cides as took place in the army arose from the simple fact that many young men, although they felt perfectly content in all other respects, found the unaccustomed restraints of military life utterly unbearable. h ese young men found life under such circumstances unendurable, even although they knew that in the course of two or three years they would return to their accustomed freedom. Hence, it was no wonder, he continued, that the irksome and lifelong restrictions of personal freedom which have resulted from the new organization of production and consumption, together with the idea of the absolute social equality of all, should have had the e ect with many persons, and those by no means of an inferior order, of so far robbing life of Domestic A airs 109
all its charms, that at last they had recourse to suicide as the only way of escape from the restraints of a dreary and monotonous existence, which all their e orts were powerless to alter. It is very possible the old gentleman is not altogether in the wrong.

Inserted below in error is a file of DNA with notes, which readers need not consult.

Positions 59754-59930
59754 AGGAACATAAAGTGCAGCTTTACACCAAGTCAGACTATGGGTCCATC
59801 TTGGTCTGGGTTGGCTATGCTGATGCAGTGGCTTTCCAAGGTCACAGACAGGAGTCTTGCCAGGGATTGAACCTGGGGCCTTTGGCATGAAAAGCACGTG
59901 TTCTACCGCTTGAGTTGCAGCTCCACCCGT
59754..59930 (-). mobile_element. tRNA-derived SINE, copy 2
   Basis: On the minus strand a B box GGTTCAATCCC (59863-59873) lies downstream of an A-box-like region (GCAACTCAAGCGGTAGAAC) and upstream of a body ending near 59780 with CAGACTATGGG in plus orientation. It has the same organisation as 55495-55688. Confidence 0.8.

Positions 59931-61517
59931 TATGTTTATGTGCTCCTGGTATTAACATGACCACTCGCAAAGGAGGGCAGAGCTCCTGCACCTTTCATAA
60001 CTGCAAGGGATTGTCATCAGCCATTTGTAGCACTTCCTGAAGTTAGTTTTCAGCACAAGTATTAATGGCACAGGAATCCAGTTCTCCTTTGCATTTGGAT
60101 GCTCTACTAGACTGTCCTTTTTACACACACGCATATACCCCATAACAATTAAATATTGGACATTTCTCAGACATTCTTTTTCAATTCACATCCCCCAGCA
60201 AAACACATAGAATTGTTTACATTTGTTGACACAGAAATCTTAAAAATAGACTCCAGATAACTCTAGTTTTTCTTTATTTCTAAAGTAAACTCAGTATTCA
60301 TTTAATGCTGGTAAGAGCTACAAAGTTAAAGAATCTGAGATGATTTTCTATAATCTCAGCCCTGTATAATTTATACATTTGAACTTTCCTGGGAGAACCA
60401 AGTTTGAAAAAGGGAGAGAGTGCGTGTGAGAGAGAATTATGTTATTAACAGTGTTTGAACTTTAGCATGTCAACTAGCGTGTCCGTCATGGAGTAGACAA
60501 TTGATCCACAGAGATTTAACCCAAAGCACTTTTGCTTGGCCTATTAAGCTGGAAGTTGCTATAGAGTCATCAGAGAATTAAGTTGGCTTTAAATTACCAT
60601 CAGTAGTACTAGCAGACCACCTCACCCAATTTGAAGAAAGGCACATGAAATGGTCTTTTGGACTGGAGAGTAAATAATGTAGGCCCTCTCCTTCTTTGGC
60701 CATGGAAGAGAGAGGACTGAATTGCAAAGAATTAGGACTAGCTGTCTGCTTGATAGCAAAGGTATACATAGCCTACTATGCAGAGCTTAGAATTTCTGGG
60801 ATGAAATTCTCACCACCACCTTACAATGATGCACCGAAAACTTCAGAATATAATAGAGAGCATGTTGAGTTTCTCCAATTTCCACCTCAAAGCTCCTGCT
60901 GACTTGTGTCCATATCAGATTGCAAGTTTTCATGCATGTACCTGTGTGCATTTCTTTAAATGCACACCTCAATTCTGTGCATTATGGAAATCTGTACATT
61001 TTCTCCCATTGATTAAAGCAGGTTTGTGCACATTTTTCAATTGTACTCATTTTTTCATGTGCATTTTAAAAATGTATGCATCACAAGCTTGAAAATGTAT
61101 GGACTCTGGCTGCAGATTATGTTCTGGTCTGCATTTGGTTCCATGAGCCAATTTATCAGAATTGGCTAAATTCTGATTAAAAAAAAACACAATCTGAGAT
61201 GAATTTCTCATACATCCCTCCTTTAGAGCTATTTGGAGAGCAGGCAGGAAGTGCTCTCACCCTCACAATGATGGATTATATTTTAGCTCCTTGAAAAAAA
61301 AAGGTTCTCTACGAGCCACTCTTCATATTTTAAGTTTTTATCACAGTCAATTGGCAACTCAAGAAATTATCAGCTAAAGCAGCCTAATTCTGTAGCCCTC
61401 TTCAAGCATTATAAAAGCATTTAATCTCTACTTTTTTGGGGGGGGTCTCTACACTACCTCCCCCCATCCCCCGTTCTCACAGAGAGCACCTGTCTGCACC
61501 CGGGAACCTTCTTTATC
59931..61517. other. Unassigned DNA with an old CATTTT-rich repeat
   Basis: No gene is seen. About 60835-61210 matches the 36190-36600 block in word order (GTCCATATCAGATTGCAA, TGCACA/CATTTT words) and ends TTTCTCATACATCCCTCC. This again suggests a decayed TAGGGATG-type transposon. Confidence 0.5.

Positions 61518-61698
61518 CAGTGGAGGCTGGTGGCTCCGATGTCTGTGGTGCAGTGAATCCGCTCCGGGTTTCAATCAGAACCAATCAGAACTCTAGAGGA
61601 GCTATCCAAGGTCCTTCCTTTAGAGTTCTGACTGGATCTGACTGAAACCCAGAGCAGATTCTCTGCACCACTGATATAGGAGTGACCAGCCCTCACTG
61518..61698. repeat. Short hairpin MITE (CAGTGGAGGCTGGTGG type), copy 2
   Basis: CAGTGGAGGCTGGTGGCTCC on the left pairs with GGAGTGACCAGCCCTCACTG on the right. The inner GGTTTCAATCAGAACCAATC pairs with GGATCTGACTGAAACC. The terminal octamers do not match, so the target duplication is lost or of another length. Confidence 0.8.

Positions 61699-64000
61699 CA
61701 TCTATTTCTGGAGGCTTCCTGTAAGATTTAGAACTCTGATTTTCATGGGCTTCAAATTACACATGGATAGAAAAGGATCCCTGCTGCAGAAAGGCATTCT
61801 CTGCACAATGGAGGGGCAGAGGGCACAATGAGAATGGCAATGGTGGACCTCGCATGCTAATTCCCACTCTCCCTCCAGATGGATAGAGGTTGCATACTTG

It is cheering to re ect that we have good news from Franz and Agnes in America. h is is the only ray of sunshine in my life. h ey write that they have already left the boarding-house in New York, in which they stayed immediately after their marriage, and have man-
aged to get a humble little home together. h rough being an excellent hand at his trade, and through his honorable character, Franz has become foreman in a rst-class printing concern. Agnes works for a large millinery establishment, and it seems that the wages in this branch have gone up considerably in America since the competition on the part of Germany has fallen so seriously in arrears. h us, by economy, they are enabled to buy one thing after another for their cozy home. Franz was terribly upset by the news of his little sister’s death, and he much wants me to send Ernst over to him, and promises to provide for his future.